It’s ironic that after decades of veg folk trying to sell the general public on the idea of tofu as a meat replacement that now, in 2020, we have a company trying to sell us on mashed pumpkin seeds as a tofu replacement.
There are reasons, of course: food allergies, a handful of studies showing negative effects of soy in large amounts (and an equal number of studies refuting those claims), plus a push back against monoculture and corporate farming. Soy products are not for everybody—and a company called Foodies Vegan is there to serve that niche.
Let’s leave the company seeking to trademark the word “Foodies” for another day and talk about the product. Pumfu is made of only pumpkin seeds and water, packed into a dense block similar to the firmest of firm tofus. That’s where the tofu similarity ends.
Pumfu’s light green color isn’t particularly off-putting: it’s made from ground seeds, after all. What’s off-putting are the bits of unblended seed in what’s ostensibly faux tofu. I’m one of those rare folks who enjoys tofu in its unseasoned, unmarinated form, but those bits of seed, as well as an unsettling and lingering bitter aftertaste, kept it from passing that first hurdle.
The packaging suggests Pumfu can be blended to make “creamy sauces, desserts, or smoothies.” It’s clear based on its firmness that Pumfu absolutely wouldn’t work in any of those scenarios.
So I fried it.
Knowing in advance that the aftertaste was likely to hit hard, I tried three different preparations: a control group of cubes fried lightly in vegetable oil, a set of cubes marinated in soy sauce for 15 minutes and a final group cooked in a commercial sweet and sour sauce.
The control group did not bode well for the rest of the experiment. Pumfu foams when it cooks. This may well be from its high fat content: one serving of Pumfu has 36% of the recommended daily allowance of fat. And for vegans, who don’t usually end up with much saturated fat in our diets, Pumfu’s 29% of daily recommended saturated fat is staggering. It’s got close to double the amount of protein as the same serving of tofu, but for me, that’s not a fair trade-off.
Back to the foaming blocks: They seared nicely despite (or because of?) the foam, but the aftertaste was just too much to bear. Test two: The marinade, was slightly better. Pumfu allowed the liquid to permeate reasonably well, but again that aftertaste. Same goes with the premade sauce: That acrid taste lingers. The indigestion also lingers: The unpleasant after-effects of my Pumfu dinner lasted until lunch the next day.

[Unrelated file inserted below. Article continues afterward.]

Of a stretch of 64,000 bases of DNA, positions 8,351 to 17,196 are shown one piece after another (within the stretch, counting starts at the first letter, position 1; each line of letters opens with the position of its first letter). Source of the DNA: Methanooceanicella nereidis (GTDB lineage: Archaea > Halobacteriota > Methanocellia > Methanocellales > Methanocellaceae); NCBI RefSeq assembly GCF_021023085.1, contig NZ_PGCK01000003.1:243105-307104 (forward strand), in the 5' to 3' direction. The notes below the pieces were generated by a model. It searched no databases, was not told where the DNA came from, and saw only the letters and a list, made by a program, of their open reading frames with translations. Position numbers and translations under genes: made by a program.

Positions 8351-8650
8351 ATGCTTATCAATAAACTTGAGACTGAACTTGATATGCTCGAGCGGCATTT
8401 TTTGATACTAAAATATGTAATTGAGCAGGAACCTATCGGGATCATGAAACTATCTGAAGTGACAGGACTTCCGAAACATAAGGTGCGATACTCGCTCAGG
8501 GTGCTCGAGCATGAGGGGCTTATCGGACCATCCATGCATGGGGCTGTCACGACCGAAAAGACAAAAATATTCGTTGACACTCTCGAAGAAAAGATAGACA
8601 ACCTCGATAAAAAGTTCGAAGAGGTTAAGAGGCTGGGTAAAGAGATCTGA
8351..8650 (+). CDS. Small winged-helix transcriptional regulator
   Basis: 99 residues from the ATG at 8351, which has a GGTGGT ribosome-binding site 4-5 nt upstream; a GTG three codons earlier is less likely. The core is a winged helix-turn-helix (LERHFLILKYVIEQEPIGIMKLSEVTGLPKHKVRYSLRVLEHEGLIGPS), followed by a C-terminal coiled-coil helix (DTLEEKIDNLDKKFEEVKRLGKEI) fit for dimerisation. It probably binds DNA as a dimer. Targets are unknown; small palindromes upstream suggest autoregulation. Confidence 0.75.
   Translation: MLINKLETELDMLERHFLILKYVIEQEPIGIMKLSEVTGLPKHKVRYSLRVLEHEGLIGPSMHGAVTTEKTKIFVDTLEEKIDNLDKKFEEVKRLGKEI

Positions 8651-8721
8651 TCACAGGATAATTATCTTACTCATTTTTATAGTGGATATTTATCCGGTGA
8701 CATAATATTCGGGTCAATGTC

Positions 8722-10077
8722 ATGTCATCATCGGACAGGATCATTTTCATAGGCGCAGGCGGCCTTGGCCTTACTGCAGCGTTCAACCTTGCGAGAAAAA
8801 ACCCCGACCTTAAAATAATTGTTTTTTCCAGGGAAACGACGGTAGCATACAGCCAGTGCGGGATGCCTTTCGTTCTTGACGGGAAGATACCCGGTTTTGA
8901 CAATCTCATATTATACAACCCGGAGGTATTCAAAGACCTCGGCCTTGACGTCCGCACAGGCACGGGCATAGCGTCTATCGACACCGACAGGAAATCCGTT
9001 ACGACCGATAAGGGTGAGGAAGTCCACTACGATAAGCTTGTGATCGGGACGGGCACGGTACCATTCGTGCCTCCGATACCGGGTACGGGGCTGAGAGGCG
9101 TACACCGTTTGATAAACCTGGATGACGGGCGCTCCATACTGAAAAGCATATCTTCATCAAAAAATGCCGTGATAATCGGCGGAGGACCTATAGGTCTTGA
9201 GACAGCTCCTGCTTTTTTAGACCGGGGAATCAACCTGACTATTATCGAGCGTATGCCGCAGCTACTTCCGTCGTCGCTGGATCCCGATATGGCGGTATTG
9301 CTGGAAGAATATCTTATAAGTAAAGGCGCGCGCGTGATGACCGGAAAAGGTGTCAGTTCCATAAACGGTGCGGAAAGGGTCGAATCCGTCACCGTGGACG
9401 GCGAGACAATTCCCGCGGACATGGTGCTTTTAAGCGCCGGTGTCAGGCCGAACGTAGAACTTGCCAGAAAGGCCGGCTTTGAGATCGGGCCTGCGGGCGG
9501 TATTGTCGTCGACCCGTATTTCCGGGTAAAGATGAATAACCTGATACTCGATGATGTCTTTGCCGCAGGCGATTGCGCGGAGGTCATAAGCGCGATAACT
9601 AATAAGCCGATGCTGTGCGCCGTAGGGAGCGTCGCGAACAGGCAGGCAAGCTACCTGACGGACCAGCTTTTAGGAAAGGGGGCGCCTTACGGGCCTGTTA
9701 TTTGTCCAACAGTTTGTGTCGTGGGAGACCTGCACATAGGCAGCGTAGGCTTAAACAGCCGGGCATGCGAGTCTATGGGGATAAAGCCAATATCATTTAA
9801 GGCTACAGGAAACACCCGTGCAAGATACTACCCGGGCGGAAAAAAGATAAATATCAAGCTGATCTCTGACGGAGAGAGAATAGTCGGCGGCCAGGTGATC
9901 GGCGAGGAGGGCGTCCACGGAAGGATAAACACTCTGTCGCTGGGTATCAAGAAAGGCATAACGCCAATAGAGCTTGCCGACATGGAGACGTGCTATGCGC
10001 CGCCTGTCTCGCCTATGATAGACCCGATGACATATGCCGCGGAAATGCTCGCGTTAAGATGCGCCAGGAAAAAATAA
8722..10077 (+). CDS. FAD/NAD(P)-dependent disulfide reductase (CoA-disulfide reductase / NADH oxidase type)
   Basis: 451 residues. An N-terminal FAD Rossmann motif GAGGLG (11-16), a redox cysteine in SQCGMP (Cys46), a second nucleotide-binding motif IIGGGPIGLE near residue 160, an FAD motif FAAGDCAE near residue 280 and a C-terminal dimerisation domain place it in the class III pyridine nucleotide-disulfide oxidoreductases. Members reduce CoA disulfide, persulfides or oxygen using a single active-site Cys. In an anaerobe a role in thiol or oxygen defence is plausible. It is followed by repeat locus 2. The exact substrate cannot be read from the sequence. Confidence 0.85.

I’m disappointed because I have many friends with food allergies, and because Pumfu checks all the food-safety boxes: organic, soy-free, gluten-free and nut-free. I wish I could say nicer things because I’m also a big fan of food oddity. I hope somebody likes Pumfu, I really do. But between terrible flavor, high fat and lingering after-effects—I can’t imagine who that person might be.
I personally loved this product. Lightly fried in avocado oil and then tossed with a kale pesto. Delicious, much better than tofu and without the soy issue.
Gotta say I don’t agree at all. Was pretty much identical to tofu in every way and had 0% taste of pumpkin
….how can pumpkin seeds and water be bad????….and i don’t understand about the bits of seeds in the Pumfu. There are NO bits of seeds in the Pumfu that i have purchased. and it has a nice subtle flavor. i will continue to purchase it.
this reads like a person who eats meat already making up their mind before eating it that the veggie alternative is gross and nothing like meat at all.
Pumfu isn’t trying to replace tofu by claiming to be just like it. It isn’t made of mashed seeds either. Soybeans aren’t the only thing that curdle when blended into a “milk” and heated. The proteins separate. This is essentially pumpkin seed curd.
Lastly, it’s not niche- aside from the price- in that it’s only catering to soy free people. It’s good to be able to get protein from many sources and pumpkin seeds are pretty high in protein for a seed as well as many great minerals like zinc. So all in all, adding this into your diet regardless of soy aversion, is a good thing.
Personally, I use their sausage crumbles. But I enjoy the regular one as a scramble with veggies in the morning. As for the fat content, not all fat is created equal. The fat in pumpkin seeds are monounsaturated and omega 6 fats.
Pumfu is one of the best products to hit the market in years. Try it dredged in Masala Chaat, fried in ghee, and glazed with soy sauce. Or bake it into crumbles and add to vegetable lasagna. It is absolutely scrumptious.
personally I like this product. I use it in scramble for the chunky bit coupled with blended silken tofu for the creamy bit. lots of spices and veggies as well. I just recently air fried it with spices and ate it like that. Today I had air fried tofu and I will not be doing that again. The Pumfu beat out the extra firm tofu in texture. I do hesitate at the fat content but I need a lot of protein due to my workout routine. BTW: no chunks of seeds or bad aftertaste IMO.
To me its delicious and I love it. Never noticed aftertaste…and if you can avoid fats from other sources then not so bad.
I tried cubing and frying like I do tofu, and it turned out really good. It was a little firmer and a little more crumbly, and brought a subtle nutty flavor to the dish. I will try it in other dishes in place of tofu to cut down a little on the amount of soy I use.
I 100% disagree with the foaming and the aftertaste. Maybe yours was expired? I just tried it for the first time and I think it has a very mild flavor. I crumbled it up and warmed it up in skillet with butter and put it on toast. Super easy and tasty. Also, no chunks or seeds were in mine at all.